Cash is king again — as the emphasis in quarterly updates from public companies are tilting away from income to the balance sheet as the coronavirus clamps down.
Morris Goldfarb, chairman and chief executive officer of G-III Apparel Group, a key apparel supplier that produces looks for PVH Corp.’s Tommy Hilfiger and Calvin Klein, among others, and owns DKNY and Donna Karan, was touting his company’s access to cash with fourth-quarter results.
“We currently have approximately $800 million of cash and availability under our bank facilities,” Goldfarb said. “This strong financial position is important as we move forward and strategically plan the balance of our year. We remain confident in our ability to adjust and adapt to the challenges and opportunities that lie ahead.”
The company has $197 million in cash and cash equivalents on its books, working capital of $754.7 million and long-term debts of $397.5 million.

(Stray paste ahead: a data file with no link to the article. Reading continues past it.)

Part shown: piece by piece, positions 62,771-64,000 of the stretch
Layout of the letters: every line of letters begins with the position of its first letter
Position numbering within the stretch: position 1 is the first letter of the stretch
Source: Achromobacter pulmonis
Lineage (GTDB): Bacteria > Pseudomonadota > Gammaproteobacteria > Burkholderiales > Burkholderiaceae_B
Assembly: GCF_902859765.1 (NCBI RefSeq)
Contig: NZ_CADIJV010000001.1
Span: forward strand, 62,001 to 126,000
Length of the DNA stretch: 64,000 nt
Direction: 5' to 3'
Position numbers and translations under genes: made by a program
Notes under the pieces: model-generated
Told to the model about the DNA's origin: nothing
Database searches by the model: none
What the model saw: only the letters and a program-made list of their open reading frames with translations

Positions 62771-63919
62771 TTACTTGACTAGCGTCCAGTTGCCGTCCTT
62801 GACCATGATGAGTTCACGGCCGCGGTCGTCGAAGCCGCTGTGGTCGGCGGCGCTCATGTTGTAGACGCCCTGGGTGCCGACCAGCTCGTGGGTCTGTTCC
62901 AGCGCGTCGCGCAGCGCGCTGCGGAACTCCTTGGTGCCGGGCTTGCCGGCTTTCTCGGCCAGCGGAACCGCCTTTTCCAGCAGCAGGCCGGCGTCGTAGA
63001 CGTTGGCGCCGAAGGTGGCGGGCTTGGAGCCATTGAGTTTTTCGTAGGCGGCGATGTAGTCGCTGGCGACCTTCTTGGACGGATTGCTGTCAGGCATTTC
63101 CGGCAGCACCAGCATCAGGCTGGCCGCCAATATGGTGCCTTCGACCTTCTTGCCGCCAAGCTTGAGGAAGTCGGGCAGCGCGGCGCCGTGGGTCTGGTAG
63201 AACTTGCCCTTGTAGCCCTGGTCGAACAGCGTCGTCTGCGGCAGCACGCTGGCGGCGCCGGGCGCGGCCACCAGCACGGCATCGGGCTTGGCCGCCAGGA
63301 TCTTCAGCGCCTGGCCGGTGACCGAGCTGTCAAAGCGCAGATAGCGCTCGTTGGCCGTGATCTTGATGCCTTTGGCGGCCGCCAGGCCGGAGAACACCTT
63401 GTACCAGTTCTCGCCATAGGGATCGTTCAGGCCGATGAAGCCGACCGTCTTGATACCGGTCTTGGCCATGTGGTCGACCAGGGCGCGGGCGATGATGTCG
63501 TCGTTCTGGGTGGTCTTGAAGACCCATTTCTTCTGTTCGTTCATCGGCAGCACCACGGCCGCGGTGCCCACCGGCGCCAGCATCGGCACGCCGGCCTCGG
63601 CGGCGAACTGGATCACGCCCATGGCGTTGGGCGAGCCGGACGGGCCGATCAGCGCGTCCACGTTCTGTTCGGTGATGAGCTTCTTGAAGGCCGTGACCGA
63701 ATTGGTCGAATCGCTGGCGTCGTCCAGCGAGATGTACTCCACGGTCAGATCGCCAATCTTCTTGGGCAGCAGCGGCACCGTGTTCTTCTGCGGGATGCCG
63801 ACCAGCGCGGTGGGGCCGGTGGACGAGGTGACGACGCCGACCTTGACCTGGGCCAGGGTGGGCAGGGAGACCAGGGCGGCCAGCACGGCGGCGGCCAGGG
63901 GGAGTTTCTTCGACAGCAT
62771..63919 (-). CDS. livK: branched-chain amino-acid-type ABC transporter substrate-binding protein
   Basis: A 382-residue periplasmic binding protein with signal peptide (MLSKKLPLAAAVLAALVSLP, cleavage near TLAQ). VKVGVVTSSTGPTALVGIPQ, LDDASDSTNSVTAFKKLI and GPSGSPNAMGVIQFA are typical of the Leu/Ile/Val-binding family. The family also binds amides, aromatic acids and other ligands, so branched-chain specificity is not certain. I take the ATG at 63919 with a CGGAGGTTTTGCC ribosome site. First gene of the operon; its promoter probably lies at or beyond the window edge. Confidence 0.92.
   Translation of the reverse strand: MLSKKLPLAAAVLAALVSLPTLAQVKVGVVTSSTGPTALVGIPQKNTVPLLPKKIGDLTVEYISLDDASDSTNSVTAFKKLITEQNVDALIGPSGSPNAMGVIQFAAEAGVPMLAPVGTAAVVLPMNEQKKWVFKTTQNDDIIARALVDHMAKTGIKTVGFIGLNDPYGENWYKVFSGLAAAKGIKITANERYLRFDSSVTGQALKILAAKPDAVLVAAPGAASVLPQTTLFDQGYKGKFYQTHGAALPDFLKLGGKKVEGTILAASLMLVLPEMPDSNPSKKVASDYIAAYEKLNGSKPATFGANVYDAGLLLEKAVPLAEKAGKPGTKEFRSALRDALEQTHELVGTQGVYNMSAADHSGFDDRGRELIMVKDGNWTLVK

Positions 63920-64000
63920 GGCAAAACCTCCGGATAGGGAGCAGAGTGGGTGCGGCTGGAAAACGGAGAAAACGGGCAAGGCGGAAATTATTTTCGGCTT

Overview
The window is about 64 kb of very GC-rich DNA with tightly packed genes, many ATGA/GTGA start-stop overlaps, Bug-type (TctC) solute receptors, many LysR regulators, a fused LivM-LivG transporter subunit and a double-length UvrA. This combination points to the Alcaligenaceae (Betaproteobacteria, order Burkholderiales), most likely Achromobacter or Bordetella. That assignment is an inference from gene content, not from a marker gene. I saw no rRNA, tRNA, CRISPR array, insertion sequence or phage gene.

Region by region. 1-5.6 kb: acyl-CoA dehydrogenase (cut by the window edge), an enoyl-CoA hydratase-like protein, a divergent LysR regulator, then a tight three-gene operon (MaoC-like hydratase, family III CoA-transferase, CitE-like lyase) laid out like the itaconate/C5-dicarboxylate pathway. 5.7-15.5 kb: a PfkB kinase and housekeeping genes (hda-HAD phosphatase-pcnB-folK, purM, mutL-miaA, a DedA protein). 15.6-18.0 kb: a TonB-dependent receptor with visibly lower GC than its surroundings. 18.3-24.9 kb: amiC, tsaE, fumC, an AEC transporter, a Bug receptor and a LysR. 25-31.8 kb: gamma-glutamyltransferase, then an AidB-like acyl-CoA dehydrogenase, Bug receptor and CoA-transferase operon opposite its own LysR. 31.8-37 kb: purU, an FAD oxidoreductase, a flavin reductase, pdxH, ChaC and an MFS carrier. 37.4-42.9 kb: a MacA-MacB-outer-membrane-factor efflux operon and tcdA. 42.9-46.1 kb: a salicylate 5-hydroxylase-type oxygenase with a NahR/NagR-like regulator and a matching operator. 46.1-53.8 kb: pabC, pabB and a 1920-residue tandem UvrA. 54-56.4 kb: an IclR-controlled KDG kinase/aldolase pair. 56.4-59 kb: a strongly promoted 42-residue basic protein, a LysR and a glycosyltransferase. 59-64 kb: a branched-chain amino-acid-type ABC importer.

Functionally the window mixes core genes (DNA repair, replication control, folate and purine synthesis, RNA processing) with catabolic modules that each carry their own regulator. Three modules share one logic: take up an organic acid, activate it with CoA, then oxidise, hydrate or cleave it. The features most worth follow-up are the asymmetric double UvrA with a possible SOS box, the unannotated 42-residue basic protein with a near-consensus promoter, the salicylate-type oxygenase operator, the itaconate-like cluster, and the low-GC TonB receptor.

Investors have been keeping a close watch on G-III, which has been hit hard in the stock market turmoil and is down over 85 percent for the year so far. It closed off 38.5 percent to $4.50 on Wednesday, having started the year at $33.50.
“We continue toward the restructuring of our retail operations,” Goldfarb said. “We are focused on significantly reducing the number of stores we operate and remain committed to substantially reducing the losses from our retail operations as swiftly and efficiently as possible. We reported another year of growth driven by our wholesale segment. Our success remains anchored by our five global power brands: DKNY, Donna Karan, Calvin Klein, Tommy Hilfiger and Karl Lagerfeld. We are confident our solid wholesale business, along with a more streamlined retail operation, creates a strong foundation for continued growth.”
In the fourth quarter ended Jan. 31, G-III saw net income rise to $25.3 million from $24.1 million as sales slipped to $754.6 million from $766.8 million.
But with COVID-19 bringing business in the U.S. and Europe to a virtual halt now, that seems like a very long time ago.
The company — like many others — did not provide financial guidance going forward.